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Sunny Days and The Big C
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Sunny Days and The Big C

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Sunny Days and The Big C

Page Type: Article

Object Title: Sunny Days and The Big C

Activities: Hiking, Mountaineering, Trad Climbing, Sport Climbing, Toprope, Bouldering, Ice Climbing, Aid Climbing, Big Wall, Mixed, Scrambling, Via Ferrata, Canyoneering, Skiing

 

Page By: splattski

Created/Edited: Feb 27, 2010 / Jun 23, 2011

Object ID: 600764

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Page Score: 97.19%  - 66 Votes 

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Sunny Days and the Great Outdoors

“It was a gorgeous, sunny day.”
How many trip reports have you read that said something similar? How many of your own trips included a day like that?  
Big hat AND a nose guard. Sun protection on Denali.
Big hats AND nose guards. Sunny day on Denali, 2009 (that's me in the middle)

If you have been lucky enough to be out in the mountains to enjoy as many gorgeous, sunny days as I have, then you should read this article and think seriously about how the sun affects your health.

I’ve been active in outdoor sports my entire life. I learned to ski at age 9. I summited my first glaciated peak at 14. I climbed Mt. Rainier at 17. I worked two years as a Field Technician for the Forest Service. By the age of 20, I was also a bike racer, riding 250-350 miles per week in the summer. During the winter I was a cross-country ski racer. I was and continue to be a mountaineer and an athlete (although these days, an old fat one), and I was outside a lot.

The Big C

I’m now 54. That may seem really old to you. Don’t let that fool you, because you might be lucky enough to be 54 someday yourself. But here’s the deal and why I’m telling you all this. I loved being outdoors, but that may have increased my risk of cancer because I seldom if ever used sunscreen. Yes, cancer. About two weeks ago, I was diagnosed with skin cancer, what doctors call a malignant melanoma.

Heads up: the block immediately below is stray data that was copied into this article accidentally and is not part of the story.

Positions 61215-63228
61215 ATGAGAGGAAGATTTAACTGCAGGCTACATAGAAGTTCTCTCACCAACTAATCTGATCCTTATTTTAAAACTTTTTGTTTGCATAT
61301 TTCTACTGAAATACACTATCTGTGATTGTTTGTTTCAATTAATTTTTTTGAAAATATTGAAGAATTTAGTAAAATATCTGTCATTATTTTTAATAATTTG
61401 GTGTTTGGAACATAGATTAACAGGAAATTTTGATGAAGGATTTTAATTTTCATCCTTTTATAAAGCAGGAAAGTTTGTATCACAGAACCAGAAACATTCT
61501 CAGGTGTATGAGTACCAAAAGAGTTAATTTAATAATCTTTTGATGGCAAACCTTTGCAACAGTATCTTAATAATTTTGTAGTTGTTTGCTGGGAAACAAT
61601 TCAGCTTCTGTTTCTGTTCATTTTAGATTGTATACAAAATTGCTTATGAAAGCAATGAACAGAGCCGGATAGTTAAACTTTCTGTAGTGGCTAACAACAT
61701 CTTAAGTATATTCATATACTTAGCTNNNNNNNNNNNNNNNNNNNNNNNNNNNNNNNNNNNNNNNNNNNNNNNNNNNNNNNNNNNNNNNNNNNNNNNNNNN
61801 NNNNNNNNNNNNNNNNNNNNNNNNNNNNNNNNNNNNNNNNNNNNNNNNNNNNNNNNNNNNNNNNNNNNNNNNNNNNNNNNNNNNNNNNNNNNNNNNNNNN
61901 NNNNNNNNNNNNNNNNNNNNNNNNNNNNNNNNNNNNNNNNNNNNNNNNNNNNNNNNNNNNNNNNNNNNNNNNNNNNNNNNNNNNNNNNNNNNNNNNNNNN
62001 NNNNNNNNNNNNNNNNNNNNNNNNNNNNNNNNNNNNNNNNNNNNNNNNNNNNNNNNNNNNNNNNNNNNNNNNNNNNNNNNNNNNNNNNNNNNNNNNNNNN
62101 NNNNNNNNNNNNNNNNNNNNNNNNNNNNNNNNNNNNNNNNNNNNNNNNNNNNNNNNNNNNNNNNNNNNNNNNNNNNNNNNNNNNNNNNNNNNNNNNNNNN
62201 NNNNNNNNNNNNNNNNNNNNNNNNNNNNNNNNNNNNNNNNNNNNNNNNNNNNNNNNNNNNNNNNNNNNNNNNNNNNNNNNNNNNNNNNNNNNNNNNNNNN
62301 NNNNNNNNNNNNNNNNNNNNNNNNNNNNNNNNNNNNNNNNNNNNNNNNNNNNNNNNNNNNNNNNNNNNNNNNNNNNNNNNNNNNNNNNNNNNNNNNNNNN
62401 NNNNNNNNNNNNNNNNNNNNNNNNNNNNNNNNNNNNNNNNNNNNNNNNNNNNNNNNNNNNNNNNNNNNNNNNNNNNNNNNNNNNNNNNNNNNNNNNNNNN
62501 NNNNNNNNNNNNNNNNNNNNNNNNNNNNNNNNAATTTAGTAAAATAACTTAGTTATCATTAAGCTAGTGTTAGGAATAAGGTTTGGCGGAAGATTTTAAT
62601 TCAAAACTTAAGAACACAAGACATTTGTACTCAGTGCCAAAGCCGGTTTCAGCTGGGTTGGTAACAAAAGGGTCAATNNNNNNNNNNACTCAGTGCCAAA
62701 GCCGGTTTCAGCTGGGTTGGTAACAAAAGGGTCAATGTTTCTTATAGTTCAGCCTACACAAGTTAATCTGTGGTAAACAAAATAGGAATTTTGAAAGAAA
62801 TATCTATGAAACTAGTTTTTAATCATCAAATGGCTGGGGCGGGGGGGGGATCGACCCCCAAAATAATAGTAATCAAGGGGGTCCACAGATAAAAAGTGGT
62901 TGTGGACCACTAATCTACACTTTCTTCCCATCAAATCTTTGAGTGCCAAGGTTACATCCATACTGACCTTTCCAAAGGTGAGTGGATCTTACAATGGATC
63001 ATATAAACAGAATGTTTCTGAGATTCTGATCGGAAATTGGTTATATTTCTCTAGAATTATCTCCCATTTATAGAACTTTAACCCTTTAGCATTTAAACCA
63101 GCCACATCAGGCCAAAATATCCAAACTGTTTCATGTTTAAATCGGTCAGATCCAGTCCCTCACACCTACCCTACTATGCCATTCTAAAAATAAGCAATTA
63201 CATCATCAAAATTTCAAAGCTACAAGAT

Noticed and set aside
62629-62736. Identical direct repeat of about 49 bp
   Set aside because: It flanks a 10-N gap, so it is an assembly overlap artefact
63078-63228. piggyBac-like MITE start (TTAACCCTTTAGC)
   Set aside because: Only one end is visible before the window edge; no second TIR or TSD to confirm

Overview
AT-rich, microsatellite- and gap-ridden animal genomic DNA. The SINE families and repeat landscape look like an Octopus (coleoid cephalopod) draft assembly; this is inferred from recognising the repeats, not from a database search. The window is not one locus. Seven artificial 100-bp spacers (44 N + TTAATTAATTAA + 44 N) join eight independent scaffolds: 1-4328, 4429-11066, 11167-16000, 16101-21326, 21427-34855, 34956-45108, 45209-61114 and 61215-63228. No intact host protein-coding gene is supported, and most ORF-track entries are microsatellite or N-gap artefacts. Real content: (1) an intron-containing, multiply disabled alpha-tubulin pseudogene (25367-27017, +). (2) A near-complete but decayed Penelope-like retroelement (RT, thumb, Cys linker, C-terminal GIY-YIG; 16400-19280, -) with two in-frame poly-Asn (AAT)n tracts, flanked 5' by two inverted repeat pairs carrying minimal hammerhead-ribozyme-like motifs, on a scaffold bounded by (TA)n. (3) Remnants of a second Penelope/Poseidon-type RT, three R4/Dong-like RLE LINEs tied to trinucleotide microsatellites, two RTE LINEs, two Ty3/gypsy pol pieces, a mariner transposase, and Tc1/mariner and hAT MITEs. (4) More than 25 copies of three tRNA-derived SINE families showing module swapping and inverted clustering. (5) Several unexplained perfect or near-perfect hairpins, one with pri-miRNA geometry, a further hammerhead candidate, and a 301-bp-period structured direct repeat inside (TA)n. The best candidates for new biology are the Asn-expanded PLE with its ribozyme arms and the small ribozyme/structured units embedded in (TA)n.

Risk Factors

In his article A Climber’s Guide to Prevention of Sun Damage, SummitPost member FlatheadNative lists some of the things that might put you at higher risk of having skin cancer some day:
• Fair skin, red or blond hair
• Light-colored eyes
• Sunburns
• Many moles, freckles, or birthmarks
• Working or playing outside
• Lots of sun exposure, especially a lot as a child
• Serious sunburn
• Family members with skin cancer
• Tanning in the sun or with a sunlamp

In addition to these risk factors, the America Cancer Society's brochure on malignant melanoma mentions as additional risks:
• Being over 50
• Already had melanoma or another skin cancer,
• A weakened immune system

I had or have blue eyes, blistering sunburns as a child, a ton of moles, play outside, and am over 50. In my later years I’ve been more careful about big hats and sunscreen, but the damage was already done.

Getting the Word Out

 
Stitches after biopsy
What's left of an 1/8" (3mm) mole

Many of the people I have climbed with have either read about or heard about my good friend Brian Mahon. Brian is a Physician’s Assistant who’s best friend, Jeff, died of kidney cancer. As Jeff lay dying in the hospital, Brian made a promise to him to get the word out about cancer.
When later I met Brian, it was to participate in what we call the Celebration of Life. The point of the Celebration is to raise awareness of men's cancer. You can read the full story behind the Celebration here along with a story about the 2002 Celebration.

My Cancer

Through my association and friendship with Brian, I learned a lot about cancer. Fortunately, I learned the ABCDs of skin cancer detection, because in my annual physical I asked my doc about a suspicious mole on my shoulder (and as Brian would point out if he was here, it didn't look anything like Cindy Crawford's mole).